Stop taking the piss out of my accent
I’m from norf weezy
I’ve been at Oxford for three years, and some of my home friends are still too terrified to visit.
Maybe it’s the political conversations over dinner. Maybe it’s the questionable choice of nightlife. Maybe it’s the alarming number of red chinos.
No – it’s because of the way we speak.
I’m from a state comprehensive in North London and come from a family of spoon-playing, rhyming slang-loving, pie mash and liquor-eating cockneys. So, as you might expect, I don’t have the “traditional” manner of articulation you’d expect from an Oxford student.
My accent was something that really concerned me before I came to Oxford, and very nearly stopped me from applying at all. I spent the week of my interviews pretending to be what is commonly accepted as “well-spoken”, avoiding the dreaded question of “so where do you go to school then?”.
During the time between getting my a-level results and coming to Oxford I seriously contemplated whether I should attempt to Eliza-Doolittle myself, or to just sod it and go full-on Norf Landan rude gal. Then I thought, sod it.
Throughout the first term I was pleasantly surprised. There were no comments about my dropped Ts, replacement of “doesn’t” for “don’t”, or even my overuse of ain’t. I was more than happy sharing my knowledge about the wonders of Lambrini, daggering and Pearly Kings & Queens.
Seventh week rolled in, acquaintances became friends, and I was enjoying my first guest dinner when BANG: “Don’t you mean waTER?” slapped me in the face from across the table.
At that moment, I didn’t just feel like I was being humiliated, but also my family and friends too – after all, that’s how we all spoke.
And just like that, my dream of a world where the rahs and bruhs of this city could live together in harmony was properly shat on.
The pretence of fresher’s term dissolved and my accent continued to become more comical. I could usually handle the playful teasing from my friends, and I still to this day embrace my college-given nickname of “Mercedez” (even when used by tute partners).
The mockery from strangers wasn’t quite so easy to shrug off. As you can imagine, being called a “typical fucking commoner” who “doesn’t know how to behave” for no good reason by a drunk rower in Camera can be a tad offensive.
But after first year, something odd began to happen.
Safe. Sick. Skeen. Allow. Alie. Dry. Dred. Long. Hype. Merk. Mans. Bare. Bless. Bro. Bait. Bangin. Dunnit. Init. Isit…you name it, everyone was saying it. It all became very in, very approved, very…posh. And very confusing.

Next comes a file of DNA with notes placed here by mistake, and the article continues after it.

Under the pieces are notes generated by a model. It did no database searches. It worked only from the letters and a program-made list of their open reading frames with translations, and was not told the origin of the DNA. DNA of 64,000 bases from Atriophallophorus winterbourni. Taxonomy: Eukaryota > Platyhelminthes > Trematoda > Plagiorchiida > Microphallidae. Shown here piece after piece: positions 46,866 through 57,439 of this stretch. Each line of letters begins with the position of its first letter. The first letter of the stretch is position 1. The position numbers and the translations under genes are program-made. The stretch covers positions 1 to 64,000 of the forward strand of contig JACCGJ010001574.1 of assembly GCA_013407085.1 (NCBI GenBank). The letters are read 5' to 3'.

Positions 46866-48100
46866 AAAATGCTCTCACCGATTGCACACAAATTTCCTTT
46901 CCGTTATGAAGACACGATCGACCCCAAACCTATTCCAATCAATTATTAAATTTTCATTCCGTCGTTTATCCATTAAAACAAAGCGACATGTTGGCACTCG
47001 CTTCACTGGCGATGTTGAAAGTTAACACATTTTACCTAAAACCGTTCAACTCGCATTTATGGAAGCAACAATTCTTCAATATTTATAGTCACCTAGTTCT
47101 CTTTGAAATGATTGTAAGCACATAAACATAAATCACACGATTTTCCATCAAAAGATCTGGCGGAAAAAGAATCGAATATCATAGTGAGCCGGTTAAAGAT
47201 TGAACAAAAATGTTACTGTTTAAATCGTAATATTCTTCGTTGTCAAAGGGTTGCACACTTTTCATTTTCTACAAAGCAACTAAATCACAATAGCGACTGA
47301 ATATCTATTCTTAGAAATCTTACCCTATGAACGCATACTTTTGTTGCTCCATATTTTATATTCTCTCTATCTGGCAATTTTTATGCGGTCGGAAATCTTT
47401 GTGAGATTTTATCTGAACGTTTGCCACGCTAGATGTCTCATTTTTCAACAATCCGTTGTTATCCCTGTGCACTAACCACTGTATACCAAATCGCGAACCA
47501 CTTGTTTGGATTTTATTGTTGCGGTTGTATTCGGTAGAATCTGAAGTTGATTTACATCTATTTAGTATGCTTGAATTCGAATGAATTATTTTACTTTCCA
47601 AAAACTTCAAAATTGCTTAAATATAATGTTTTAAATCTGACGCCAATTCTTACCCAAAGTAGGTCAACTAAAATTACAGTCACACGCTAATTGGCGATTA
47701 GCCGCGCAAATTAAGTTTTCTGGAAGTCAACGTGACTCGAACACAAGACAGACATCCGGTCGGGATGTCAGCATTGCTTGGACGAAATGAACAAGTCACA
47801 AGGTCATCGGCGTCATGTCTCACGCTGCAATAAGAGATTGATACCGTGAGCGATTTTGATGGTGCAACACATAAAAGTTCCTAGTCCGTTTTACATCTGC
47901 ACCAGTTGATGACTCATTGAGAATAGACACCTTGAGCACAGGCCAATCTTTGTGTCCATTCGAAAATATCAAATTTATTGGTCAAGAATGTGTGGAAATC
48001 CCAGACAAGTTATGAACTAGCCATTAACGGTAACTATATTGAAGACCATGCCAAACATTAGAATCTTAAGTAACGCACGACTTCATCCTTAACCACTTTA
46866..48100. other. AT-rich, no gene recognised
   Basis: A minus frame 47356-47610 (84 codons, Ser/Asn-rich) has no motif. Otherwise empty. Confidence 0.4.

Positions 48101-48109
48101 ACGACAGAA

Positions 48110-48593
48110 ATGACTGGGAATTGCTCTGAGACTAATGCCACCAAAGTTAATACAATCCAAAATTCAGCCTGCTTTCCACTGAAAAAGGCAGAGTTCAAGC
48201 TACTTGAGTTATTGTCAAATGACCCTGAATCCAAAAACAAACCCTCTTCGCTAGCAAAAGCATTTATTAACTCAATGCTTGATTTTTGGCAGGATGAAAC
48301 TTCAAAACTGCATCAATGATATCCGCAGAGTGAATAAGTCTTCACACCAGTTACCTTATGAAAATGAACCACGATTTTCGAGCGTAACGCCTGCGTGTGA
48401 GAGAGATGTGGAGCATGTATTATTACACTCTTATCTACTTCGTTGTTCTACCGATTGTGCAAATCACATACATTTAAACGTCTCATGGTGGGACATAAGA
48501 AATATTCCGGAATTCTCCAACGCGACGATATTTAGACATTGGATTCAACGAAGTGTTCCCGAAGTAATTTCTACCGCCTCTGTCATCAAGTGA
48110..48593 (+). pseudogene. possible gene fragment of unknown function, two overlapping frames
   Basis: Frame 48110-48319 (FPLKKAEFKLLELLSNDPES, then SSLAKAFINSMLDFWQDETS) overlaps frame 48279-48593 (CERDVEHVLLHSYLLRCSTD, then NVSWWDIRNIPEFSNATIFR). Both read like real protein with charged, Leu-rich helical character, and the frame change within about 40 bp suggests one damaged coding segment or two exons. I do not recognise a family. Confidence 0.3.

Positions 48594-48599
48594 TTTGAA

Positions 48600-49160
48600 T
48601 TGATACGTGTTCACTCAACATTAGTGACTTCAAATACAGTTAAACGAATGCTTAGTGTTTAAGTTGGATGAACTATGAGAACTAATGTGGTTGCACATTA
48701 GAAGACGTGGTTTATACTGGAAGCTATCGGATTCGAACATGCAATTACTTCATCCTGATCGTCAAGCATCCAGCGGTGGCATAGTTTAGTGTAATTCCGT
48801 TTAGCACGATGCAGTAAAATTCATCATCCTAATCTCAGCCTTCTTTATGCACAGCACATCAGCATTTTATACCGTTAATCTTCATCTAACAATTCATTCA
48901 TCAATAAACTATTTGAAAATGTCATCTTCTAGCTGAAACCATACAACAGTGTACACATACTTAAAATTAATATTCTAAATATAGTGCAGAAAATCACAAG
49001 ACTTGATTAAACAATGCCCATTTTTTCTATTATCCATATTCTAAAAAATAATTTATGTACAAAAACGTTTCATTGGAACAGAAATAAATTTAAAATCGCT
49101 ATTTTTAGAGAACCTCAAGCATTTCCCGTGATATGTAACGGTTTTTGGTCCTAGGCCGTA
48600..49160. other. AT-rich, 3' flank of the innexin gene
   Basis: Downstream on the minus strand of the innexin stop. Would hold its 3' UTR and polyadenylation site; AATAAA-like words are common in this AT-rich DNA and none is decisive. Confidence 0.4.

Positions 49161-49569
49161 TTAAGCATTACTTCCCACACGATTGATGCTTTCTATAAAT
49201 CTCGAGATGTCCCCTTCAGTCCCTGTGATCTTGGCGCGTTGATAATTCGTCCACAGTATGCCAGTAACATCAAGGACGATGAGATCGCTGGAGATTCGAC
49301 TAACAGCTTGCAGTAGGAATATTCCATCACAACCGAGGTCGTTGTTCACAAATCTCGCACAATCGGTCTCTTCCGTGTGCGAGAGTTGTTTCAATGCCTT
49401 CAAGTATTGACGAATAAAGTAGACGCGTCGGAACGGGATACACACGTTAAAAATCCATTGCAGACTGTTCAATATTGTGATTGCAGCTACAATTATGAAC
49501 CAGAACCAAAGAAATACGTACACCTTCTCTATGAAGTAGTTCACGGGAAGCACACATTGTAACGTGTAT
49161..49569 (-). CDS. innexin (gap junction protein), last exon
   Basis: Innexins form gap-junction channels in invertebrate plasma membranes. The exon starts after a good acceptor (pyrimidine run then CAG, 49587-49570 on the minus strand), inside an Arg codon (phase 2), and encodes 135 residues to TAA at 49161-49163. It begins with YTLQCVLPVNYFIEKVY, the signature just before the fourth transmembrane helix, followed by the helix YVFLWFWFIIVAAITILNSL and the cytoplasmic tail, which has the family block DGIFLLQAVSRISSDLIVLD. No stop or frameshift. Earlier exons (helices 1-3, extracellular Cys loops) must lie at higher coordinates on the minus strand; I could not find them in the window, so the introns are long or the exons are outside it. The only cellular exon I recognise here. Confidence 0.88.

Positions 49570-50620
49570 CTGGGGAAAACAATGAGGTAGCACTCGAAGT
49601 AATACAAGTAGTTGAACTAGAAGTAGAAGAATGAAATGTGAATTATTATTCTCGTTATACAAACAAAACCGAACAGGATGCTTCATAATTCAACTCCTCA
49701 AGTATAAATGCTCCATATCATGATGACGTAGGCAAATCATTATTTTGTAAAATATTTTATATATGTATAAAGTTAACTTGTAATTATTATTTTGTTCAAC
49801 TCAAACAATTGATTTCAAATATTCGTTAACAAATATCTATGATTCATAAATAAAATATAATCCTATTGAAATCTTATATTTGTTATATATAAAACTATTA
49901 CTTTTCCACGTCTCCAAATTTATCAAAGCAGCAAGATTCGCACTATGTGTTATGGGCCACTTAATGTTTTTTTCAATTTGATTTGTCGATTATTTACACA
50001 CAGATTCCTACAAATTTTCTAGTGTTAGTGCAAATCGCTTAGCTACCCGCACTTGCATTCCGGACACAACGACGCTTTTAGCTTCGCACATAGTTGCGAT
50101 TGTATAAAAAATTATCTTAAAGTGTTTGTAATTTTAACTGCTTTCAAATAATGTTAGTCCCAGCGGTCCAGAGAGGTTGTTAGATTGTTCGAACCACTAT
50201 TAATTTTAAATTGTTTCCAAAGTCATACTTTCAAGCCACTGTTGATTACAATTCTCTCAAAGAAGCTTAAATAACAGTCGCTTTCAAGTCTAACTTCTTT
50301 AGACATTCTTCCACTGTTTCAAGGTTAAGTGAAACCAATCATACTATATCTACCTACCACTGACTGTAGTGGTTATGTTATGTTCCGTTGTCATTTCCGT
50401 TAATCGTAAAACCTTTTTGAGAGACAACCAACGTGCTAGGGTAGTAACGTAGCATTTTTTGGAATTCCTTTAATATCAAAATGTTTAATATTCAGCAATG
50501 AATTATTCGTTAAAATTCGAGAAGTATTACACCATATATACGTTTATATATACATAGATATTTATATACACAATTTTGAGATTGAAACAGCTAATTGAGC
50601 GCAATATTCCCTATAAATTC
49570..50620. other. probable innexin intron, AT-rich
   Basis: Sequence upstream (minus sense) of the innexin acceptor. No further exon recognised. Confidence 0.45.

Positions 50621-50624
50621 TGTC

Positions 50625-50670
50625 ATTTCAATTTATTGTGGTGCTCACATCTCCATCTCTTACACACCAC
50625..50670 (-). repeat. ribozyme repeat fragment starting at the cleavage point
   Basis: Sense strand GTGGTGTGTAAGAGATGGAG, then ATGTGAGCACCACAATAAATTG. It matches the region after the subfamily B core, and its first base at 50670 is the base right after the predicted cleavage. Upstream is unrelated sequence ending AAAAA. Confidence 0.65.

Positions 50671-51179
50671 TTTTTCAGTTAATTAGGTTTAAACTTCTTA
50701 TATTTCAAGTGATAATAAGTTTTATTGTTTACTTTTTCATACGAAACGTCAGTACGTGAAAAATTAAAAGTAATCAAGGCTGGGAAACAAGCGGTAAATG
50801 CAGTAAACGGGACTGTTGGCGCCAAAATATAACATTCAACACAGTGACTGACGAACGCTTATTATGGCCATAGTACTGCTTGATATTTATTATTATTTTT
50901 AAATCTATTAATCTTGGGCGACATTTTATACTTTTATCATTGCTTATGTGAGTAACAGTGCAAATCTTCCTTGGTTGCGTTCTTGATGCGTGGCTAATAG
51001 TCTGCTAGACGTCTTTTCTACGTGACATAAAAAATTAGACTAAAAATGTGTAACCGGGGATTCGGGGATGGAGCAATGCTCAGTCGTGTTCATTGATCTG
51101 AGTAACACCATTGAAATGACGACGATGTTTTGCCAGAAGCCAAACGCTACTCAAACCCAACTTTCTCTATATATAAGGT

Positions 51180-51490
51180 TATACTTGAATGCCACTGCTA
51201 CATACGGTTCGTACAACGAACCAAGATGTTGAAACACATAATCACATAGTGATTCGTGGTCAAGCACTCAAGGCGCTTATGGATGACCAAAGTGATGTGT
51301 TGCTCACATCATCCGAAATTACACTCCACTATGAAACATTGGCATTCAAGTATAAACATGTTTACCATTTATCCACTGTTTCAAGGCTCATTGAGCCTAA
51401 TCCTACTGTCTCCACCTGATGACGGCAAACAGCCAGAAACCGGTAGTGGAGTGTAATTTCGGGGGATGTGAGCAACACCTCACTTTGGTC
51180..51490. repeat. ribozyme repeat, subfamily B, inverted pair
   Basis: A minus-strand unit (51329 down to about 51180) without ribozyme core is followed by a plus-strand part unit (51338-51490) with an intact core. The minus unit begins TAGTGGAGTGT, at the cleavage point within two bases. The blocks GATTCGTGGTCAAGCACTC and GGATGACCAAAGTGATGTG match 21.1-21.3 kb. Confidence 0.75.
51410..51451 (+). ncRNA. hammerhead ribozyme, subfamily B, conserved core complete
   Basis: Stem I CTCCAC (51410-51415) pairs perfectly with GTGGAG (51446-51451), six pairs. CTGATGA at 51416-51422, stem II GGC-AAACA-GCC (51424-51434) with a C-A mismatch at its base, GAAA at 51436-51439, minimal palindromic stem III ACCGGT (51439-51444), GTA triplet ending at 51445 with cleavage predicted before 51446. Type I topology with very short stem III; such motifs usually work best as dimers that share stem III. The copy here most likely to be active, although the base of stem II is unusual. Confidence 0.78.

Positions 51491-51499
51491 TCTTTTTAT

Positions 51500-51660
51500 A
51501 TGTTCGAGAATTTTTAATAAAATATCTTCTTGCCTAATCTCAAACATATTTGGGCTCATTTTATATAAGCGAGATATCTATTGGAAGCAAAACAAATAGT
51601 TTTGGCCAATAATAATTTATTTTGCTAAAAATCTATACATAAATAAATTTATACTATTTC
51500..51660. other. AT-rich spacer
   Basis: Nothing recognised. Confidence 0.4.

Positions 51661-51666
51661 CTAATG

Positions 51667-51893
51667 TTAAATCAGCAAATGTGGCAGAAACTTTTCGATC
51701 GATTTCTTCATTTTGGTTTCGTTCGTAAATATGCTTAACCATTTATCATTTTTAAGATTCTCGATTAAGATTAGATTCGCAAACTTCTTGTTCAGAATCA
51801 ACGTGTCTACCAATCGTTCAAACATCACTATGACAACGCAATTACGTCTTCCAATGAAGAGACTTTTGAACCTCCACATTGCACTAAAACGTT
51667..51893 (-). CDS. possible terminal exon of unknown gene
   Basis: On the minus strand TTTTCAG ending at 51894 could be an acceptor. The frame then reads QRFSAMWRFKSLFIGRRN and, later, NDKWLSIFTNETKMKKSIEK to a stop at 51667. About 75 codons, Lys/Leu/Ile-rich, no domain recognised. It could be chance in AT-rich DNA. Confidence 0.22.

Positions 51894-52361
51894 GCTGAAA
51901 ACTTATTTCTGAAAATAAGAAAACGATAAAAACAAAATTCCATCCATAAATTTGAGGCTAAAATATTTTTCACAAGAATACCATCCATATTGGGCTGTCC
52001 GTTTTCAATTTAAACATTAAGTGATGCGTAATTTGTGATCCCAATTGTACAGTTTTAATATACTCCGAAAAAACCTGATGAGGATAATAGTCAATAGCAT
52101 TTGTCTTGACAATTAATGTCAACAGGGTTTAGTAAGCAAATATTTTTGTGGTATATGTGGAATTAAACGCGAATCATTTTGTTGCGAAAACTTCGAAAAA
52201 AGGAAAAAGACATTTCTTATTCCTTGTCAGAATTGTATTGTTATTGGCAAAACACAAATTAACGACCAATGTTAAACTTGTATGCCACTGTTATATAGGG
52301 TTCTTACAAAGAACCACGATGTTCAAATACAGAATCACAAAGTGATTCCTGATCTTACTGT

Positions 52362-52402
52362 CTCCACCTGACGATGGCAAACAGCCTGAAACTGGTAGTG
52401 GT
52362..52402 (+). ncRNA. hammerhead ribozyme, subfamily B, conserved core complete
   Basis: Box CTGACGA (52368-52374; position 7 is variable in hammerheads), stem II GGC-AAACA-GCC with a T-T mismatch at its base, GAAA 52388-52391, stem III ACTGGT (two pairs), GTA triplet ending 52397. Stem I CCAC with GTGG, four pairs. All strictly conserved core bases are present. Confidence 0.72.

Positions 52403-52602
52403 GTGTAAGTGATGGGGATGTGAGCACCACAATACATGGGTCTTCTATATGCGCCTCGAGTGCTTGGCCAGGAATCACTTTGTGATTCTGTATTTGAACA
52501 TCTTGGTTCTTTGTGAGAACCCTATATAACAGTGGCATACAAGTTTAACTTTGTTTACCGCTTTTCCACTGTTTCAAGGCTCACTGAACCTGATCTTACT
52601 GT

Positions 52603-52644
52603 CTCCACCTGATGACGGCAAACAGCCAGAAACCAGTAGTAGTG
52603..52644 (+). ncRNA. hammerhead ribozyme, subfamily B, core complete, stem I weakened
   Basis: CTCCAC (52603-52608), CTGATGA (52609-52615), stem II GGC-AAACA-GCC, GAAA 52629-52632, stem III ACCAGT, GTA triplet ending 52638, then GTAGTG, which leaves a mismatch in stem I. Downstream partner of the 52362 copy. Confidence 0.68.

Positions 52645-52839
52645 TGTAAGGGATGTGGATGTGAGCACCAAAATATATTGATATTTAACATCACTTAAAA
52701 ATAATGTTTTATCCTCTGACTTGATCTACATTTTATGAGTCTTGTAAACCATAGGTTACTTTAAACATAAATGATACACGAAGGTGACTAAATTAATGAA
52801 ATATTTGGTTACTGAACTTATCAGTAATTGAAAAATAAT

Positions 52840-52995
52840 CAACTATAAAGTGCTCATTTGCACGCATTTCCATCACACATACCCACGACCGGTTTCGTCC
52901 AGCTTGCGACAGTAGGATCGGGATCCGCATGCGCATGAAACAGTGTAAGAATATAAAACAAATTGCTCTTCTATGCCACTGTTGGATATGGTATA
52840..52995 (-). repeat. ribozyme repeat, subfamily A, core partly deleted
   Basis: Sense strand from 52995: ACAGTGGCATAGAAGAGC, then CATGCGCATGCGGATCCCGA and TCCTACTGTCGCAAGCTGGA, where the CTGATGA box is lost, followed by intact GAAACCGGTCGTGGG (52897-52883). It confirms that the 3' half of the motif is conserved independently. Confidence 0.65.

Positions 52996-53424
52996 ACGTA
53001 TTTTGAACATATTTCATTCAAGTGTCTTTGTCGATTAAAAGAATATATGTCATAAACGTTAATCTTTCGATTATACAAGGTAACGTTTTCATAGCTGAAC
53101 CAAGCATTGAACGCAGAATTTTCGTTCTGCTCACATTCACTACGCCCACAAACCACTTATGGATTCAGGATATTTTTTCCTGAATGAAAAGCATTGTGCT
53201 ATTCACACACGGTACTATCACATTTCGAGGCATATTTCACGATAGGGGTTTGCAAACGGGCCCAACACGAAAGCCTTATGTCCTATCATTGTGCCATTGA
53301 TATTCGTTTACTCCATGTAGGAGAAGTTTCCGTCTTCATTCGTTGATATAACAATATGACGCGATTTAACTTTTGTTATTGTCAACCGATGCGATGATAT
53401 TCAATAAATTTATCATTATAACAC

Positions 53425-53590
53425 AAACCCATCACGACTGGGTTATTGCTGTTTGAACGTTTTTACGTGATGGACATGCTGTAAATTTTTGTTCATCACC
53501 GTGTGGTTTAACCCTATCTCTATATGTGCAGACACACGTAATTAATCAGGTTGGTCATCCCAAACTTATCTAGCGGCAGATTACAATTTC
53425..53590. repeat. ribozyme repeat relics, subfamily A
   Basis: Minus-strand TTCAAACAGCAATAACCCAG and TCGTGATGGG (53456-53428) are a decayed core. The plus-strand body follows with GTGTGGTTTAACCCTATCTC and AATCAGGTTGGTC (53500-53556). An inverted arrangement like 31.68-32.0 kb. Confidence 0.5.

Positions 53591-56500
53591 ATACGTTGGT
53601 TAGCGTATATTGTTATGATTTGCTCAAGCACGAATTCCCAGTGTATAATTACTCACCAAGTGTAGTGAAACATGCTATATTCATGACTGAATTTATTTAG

The cause of this sudden change is still a mystery to me. Perhaps its a fear of sounding too “posh” in an increasingly privilege-shaming society. Perhaps it’s a by-product of the hipster trend. Perhaps for some it’s a v-James Dean “Rebel without a Cause” big two fingers up at your parents and background. What I do question is whether your new-found inner “commoner” sticks around when you head home for some Boujis-reminiscing? Will you be telling your potential future employer how “bless” your (insert wanky internship here) was in your (insert investment bank here) interview?
Regardless of reason, those who mocked such “blue-blooded murder of the English tongue” had also become homicidal in their day-to-day language. And my language didn’t feel so foreign any more.
But the reason for my acceptance soon became clear the day my ever-so-eloquent friend turned to me and said: “I feel like now I can say ‘init’ and not sound like a twat because I’m friends with you.”
Oh shit. I’m the token “common” friend. With me in tow, Etonians, Westminsters and Marlburians could bang on about how “dred” and “peak” the powder conditions were in Val-d’Isère last season and no one would bat an eye lid.
I don’t mind being the token “common” friend. I don’t mind people speaking in a way I was previously mocked for. I don’t mind listening to the painfully forced sicks and safes coming from a mouth full of marbles. What I do fucking mind is when the same people still correct me for not pronouncing my Ts.
It’s great to enjoy and adopt aspects of each others’ backgrounds, but it’s not okay to mock the ones that didn’t make the cut.
So next time you’re tempted to criticize someone for their pronunciation, grammar or accent, take a step back in your Reebok Classics and think.
At the end of the day, a nice glass of wa’er is best served without correction, ridicule or judgement.